Globally, agricultural livestock account directly for about 9 percent of total anthropogenic greenhouse gas (GHG) emissions. Most people in the ruminant industry are familiar with the publication, “Livestock’s Long Shadow,” that ascribes around 18 percent of the global anthropogenic emissions to livestock production. However, there are fewer people familiar with the response to that paper that attempts to highlight some of the shortcomings of that publication and tries to represent ruminant livestock’s contribution in a more level playing field.

Read the entire report about ruminant environmental impact reductions exclusively in the January issue of Feed Strategy.

Producers are continually reminded, by government, consumers and the media, of the ever-increasing focus on producing high-quality products with lower levels of environmental emissions. For example, the Irish government has set targets to reduce emissions from agriculture by 50 percent by 2050, while the U.K. government is legally required to reduce greenhouse gas emissions across agriculture by 80 percent of the 1990 levels by 2050 -- with an interim target of 11 percent reduction by 2020.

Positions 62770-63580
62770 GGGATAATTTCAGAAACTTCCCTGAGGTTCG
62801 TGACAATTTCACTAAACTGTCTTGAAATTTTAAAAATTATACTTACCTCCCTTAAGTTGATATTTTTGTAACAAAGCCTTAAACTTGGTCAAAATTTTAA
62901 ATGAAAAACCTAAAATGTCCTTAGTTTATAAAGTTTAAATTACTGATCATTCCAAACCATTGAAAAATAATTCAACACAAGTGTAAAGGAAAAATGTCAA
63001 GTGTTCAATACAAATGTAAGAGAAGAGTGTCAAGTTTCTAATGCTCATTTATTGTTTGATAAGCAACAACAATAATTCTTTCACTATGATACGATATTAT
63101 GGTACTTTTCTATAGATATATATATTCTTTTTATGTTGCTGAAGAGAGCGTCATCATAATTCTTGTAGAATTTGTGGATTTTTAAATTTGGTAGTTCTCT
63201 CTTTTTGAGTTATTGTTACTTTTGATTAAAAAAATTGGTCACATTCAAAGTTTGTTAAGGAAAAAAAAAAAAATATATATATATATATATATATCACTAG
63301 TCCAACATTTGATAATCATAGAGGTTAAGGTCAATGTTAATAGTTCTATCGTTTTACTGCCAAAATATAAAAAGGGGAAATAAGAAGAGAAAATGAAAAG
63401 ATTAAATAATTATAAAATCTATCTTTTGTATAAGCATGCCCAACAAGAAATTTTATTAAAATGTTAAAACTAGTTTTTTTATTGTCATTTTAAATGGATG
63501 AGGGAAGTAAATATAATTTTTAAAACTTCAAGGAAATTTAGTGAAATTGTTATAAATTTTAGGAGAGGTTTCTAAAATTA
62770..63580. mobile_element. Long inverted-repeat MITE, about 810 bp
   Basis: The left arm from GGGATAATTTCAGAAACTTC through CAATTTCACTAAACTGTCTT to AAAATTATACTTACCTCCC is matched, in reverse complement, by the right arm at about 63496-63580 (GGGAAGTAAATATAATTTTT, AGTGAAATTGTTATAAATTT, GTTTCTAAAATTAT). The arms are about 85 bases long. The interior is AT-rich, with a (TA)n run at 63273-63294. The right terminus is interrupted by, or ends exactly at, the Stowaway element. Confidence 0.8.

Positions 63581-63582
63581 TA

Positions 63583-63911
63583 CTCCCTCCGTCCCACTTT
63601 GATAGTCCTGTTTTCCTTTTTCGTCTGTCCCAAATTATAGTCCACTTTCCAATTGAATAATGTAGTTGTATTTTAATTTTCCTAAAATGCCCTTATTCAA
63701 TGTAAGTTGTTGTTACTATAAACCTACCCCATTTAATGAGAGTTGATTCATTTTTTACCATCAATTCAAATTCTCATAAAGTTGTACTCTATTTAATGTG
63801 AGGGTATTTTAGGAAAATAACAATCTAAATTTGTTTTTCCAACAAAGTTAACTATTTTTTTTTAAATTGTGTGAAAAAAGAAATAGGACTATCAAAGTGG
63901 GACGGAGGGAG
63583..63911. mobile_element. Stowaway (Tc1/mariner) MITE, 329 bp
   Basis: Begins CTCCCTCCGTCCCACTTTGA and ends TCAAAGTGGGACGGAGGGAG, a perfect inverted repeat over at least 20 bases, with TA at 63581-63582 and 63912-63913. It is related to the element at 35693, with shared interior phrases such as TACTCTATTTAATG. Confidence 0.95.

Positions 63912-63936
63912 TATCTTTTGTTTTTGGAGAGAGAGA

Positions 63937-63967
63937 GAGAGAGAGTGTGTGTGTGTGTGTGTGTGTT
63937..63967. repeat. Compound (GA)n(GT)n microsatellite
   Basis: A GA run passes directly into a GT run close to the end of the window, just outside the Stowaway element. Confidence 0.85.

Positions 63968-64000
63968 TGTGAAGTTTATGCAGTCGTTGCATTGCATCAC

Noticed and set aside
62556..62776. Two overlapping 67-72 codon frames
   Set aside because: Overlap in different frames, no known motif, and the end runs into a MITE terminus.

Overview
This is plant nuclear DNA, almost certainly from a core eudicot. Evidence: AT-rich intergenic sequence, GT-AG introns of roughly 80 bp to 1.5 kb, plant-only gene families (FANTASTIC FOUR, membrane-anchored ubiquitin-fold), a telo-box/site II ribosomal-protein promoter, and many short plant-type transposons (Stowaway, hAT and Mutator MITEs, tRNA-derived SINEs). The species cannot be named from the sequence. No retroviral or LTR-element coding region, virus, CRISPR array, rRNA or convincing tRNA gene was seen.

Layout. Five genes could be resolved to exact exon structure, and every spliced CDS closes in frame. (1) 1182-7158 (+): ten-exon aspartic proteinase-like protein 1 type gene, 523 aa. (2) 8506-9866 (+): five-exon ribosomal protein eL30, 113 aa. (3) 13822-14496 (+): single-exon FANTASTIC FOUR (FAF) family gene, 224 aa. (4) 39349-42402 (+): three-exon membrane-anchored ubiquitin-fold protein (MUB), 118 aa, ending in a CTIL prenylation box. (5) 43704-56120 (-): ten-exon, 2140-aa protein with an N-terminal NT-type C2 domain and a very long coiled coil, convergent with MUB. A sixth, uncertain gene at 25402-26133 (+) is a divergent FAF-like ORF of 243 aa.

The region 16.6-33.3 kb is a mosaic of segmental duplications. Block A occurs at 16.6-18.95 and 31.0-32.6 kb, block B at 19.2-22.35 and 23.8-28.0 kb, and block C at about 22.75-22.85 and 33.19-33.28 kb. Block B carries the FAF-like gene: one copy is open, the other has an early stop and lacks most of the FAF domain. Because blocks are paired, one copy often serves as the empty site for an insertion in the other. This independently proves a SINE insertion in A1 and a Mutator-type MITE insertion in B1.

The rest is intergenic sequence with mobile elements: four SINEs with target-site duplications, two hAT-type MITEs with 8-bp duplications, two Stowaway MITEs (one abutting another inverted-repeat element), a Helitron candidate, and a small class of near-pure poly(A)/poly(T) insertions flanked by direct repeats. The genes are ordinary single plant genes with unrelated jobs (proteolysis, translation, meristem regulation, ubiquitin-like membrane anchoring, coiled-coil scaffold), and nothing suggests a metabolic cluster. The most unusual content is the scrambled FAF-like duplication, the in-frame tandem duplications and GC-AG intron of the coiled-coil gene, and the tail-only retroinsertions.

At the same time, despite rising input costs, production must increase to meet demands and businesses must remain profitable.

The consumer media has a tendency to see increasing efficiency of ruminant production in a negative light as far as environmental impact goes. Despite this, producers start to consider that achieving greater efficiency at farm level is an absolute requirement for simultaneously lowering environmental impact and improving the farm’s bottom line.

Numerous innovations implemented over the past 50 years have helped farmers to reduce their environmental impact by doing more with less. For example, a liter of milk is now produced using 90 percent less land, 65 percent less water, 75 percent less manure and a 63 percent smaller carbon footprint compared with 1944.

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